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Arun Ghosh: A Very British-Asian Jazz Head-Space

Ian Patterson By

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Ghosh was musical director of the Arkestra Makara and enjoyed the luxury of several days' rehearsal before the show: "Each of the musicians brought a piece of music of their own or of their folk style and the rest of the ensemble learnt it. We had my house band and my crew—bass, drums, vibraphone and percussion. We also worked with some young musicians from Morpeth School Music Department in East London, which was a great element.

"The colors that we were able to achieve texturally were absolutely brilliant," says Ghosh. "The combination of tuned percussion, gongs, strings plucked and bowed, with vibraphone, bass, drums and horns produced a really fine, amazing sound. That's why we called it Arkestra, because it really tapped into everything you hear in [pianist/bandleader] Sun Ra—or the things that you don't necessarily hear but that are almost implied."

Ghosh speaks with notable enthusiasm about the Arkestra Makara and the exotic array of instruments, some of which, he admits, he had never heard of before. "We really did something special," says Ghosh. "The Arkestra Makara is really kind of special. You can hear pan-African or pan-European ensembles but pan-Asian seems to be less common and I'd love to be able to do that more often. One day I'd really like to record it, but it's got to be all those elements, all those people. Collaboration is a great thing. It's very inspiring."


Another collaboration that threw Ghosh into new territory was the score he wrote in March 2010 for Lette Reiniger's 1926 feature-length animation "The Adventures of Prince Achmed." This bringing together of live performance and cinema premiered at the Albany, London and has since been performed in Manchester and in 2012 in Casablanca, Morocco with Berber, jazz and classical musicians.

In many ways, Ghosh's early professional grounding in the theatre served him well for this project, but likewise insists Ghosh, the experience of composing for theatrical/cinematic events such as "The Adventures of Prince Ahmed" has had an important effect on his method of composing for and performing with his touring group.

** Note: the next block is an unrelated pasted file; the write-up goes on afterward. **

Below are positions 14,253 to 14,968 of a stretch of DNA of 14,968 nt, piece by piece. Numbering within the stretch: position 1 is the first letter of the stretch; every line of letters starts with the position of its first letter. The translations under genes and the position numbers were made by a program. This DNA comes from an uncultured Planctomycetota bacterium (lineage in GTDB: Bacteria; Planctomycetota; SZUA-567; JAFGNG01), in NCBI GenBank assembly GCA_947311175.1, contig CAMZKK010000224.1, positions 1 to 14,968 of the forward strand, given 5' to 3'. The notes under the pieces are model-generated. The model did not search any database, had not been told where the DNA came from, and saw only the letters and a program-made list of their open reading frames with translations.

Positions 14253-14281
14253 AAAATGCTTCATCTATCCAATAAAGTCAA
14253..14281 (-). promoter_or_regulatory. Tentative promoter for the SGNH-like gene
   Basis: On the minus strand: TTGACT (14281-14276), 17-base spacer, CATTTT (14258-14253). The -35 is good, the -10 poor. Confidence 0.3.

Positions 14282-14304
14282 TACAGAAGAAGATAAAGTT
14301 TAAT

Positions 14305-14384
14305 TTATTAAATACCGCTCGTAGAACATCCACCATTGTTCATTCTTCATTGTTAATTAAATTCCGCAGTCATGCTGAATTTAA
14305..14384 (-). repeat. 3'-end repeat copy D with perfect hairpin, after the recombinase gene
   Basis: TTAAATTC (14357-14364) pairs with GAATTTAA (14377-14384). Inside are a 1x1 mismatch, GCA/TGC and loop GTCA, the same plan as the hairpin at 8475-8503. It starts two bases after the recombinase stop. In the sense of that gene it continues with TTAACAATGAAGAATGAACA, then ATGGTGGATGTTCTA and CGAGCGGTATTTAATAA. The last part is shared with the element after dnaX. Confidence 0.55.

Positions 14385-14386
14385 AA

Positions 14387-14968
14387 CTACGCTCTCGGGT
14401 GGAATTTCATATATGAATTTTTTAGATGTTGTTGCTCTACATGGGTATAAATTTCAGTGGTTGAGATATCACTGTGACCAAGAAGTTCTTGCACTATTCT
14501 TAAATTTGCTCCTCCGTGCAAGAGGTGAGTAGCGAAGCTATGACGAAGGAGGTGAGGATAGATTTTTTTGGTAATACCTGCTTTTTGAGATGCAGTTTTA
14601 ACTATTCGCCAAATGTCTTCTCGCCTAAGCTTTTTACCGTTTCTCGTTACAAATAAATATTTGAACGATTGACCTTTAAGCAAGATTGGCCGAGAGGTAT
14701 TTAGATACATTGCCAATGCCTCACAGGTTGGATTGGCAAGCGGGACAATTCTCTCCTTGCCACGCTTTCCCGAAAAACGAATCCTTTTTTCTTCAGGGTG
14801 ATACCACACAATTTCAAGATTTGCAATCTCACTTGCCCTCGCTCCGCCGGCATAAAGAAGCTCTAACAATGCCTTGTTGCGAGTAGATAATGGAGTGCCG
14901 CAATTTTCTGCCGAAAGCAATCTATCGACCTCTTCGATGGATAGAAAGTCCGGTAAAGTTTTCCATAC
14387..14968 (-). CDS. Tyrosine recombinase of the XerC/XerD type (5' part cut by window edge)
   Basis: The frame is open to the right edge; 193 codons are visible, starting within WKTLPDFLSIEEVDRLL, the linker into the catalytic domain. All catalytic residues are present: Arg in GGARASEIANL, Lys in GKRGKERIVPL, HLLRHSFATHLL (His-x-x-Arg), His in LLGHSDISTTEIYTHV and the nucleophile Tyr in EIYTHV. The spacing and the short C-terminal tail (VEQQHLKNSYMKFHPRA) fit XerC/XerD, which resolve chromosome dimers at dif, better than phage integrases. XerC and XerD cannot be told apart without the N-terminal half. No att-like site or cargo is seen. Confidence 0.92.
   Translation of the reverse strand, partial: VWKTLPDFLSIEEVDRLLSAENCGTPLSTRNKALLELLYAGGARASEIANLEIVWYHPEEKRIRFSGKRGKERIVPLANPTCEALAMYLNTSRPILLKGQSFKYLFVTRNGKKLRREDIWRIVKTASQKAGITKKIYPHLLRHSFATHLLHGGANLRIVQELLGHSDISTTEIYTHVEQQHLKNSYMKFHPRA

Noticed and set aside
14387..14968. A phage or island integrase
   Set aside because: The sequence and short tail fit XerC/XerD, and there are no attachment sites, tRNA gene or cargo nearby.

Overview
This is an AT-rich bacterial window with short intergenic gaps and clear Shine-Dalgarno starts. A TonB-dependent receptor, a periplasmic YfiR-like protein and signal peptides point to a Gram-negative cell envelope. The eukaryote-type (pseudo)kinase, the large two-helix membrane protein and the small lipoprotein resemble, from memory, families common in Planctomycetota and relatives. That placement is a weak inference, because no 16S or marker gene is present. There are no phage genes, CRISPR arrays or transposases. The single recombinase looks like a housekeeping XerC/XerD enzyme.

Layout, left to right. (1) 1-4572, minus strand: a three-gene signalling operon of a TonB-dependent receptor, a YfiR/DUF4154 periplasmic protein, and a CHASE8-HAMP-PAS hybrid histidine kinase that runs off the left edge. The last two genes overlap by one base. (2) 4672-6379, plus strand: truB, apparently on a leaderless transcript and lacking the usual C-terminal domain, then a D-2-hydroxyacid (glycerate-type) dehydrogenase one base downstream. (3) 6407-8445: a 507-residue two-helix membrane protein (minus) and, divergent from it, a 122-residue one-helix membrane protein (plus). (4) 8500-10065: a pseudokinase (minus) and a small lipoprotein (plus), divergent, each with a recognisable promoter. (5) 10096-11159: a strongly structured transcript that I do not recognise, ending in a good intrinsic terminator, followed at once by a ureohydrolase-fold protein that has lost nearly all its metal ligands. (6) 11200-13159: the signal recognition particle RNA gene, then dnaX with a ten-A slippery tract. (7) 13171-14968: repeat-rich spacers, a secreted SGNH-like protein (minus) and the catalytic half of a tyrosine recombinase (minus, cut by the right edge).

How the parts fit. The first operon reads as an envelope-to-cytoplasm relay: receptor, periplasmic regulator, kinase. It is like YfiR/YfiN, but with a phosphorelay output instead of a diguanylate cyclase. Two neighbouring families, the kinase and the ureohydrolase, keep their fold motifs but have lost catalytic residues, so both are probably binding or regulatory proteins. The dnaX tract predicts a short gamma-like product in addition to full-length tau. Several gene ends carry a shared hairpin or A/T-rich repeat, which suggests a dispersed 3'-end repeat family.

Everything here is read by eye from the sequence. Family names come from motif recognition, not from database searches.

"The compositions I do for theatre, the musicians that I find myself working with and the musical ideas I have to express, all those things find their way into the songs that I'm writing, the instrumentation and my performance style. They inform each other," Ghosh explains.

"My improvisation has started to inform how I'm composing in the theatre. More often than not now I'm composing at the piano. I watch what's going on, the movements and the lighting, and I listen to the text and I improvise to it. At some point I'll record it with different instruments and that's started to influence how we're playing live. Anything which can take you beyond the notes, for me at least," says Ghosh "is to be welcomed."

Ghosh was appointed Associate Artist at the Albany Theatre in 2010 and a year later was made Artist-In-Residence for the Southbank's Alchemy Festival. He's composed music for over half a dozen theatre projects as well as composing scores for radio, film and television. With appearances at the London Jazz Festival and the aforementioned special commission for the London Cultural Olympiada with Arkestra Makara, Ghosh has clearly achieved a tremendous amount in a short time. This British Asian jazz clarinetist, who channels rock, punk and dance music as much as South Asian influences into his music, seems to be an important figure of the jazz mainstream in the UK.

Ghosh, however, is not entirely sure: "I'm getting some mainstream attention, in terms of who's interested in programming us, writing about us or playing us on the radio. I can't say I'm not mainstream in that sense. I'm glad about that I have to admit. I do feel that there's another side that keeps us away from the mainstream. My rock 'n' roll and pop background separates me from a more traditional jazz-orientated head space. I'm naturally going to be part of an alternative scene, one that's more aligned to the punkier, rockier side of jazz."

In a sense, Ghosh's music falls between two stools and it's not something that has escaped his notice: "The music I make with the South Asian sound also separates me from the main stream to a certain extent. There are places I haven't been programmed at and wouldn't be programmed at because I'm not necessarily thought of as a jazz artist but as a World Music artist. On the flip side there are World Music and South Asian music scenes that I'm also not necessarily part of because I'm thought of as a jazz act. I've made my own bed and I'm lying in it."

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